Editor's Note: This op-ed by Christopher Day originally appeared on The Daily Beast.
The rule of lawlessness in the Central African Republic, fueled with money from blood diamonds and poached ivory, has hardened religious identities, divided Muslim and Christian communities with murderous enmity, and allowed warlords to prevail in an atmosphere of impunity.
The state in CAR, which has never been strong, is now all but nonexistent. Make no mistake, even though the world is paying little attention, the crisis in the country demands a broad response to halt violence, establish order, and help hundreds of thousands of people at extreme risk.
The U.N. Security Council and the White House recently imposed sanctions on five key players in the conflict that is currently swallowing the country They target former presidents Francois Bozizé and Michel Djotodia, as well as strongmen from the anti-Balaka militia and Séléka rebels.
This is all well and good. Financial strangleholds are a step in the right direction because they address the political and economic dimensions of CAR’s crisis. But broadening the response to what is required and doing so competently means understanding the conflict’s broader dynamics and its distinct traits. Although the Séléka forces are largely Muslim, and the anti-Balaka largely Christian, the structural roots of the crisis and the forces that drive it are more complicated and have little to do with religion.
Those who are paying attention to CAR generally do so out of concern for the country’s violence. Hundreds of thousands of people have been driven from their homes, with many of them living in an airport-turned-wasteland beneath the wings of derelict jets.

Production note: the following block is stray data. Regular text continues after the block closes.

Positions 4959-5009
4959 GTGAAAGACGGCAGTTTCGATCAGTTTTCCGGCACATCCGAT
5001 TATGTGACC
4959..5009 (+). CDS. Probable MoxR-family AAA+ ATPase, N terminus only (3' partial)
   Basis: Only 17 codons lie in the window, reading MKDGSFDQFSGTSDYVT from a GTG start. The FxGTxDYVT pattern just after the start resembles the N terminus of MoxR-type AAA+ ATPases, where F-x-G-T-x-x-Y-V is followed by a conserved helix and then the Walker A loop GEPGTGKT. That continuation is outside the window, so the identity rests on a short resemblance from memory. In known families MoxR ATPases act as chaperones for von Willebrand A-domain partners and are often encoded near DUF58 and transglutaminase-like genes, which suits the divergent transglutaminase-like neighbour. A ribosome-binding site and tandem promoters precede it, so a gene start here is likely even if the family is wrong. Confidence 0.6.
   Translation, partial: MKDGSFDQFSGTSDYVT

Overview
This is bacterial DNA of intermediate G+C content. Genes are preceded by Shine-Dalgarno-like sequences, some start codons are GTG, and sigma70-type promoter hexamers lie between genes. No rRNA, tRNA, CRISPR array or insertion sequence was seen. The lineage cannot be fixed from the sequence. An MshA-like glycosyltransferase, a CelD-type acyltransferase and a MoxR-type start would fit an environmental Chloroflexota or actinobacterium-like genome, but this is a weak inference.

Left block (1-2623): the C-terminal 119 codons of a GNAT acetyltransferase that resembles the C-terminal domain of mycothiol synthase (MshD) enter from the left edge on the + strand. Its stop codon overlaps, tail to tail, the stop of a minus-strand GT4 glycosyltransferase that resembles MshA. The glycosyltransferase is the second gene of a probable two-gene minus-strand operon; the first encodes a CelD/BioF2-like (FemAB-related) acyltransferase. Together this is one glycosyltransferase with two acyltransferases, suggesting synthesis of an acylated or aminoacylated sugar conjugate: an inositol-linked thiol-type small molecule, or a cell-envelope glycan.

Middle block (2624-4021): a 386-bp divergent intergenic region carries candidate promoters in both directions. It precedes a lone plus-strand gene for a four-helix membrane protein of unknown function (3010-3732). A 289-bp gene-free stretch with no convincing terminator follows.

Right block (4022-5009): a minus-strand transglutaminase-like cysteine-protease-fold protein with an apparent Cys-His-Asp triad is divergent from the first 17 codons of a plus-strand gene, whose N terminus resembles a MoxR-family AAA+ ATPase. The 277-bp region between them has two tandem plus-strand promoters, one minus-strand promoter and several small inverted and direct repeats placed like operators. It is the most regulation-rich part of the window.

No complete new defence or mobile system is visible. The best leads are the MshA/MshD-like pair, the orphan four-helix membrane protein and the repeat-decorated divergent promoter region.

What began as skirmishes between anti-Balaka militias and Séléka forces have expanded as fighters on all sides cast ever-widening nets around anyone guilty by association. Political manipulation of religious identity in CAR is nothing new, but it thrives in institutionally weak environments.
In this sense, CAR’s conflict follows broader patterns of political violence in Africa. Full-scale civil wars are giving way to fragmented armed groups with decentralized power bases in remote border regions. Fitting this profile, Boko Haram unleashes madness upon Nigeria’s northeastern states because the central government lacks control of its hinterlands and overcompensates with heavy-handed repression. The current instability in South Sudan is emblematic of the country’s chronic struggles to tame peripheral power centers, which have historically ethnic contours.
In CAR, the disintegration of the state has opened the way to privatized violence and the pursuit of economic agendas by entrepreneurial militia commanders and foreign mercenaries. Power has withered at the center and devolved to an archipelago of fiefdoms where warlords rule without the burdens of governing. These warlords want to control areas with alluvial diamonds and exploit opportunities for ivory poaching, cattle rustling, and bush-meat trafficking in the country’s periphery.
Christopher Day is an Enough Project Non-Resident Senior Fellow and an Assistant Professor of Political Science at the College of Charleston.
Photo: A convoy of Chadian soldiers in the Central African Republic, 2013 (AP Photo/Ben Curtis).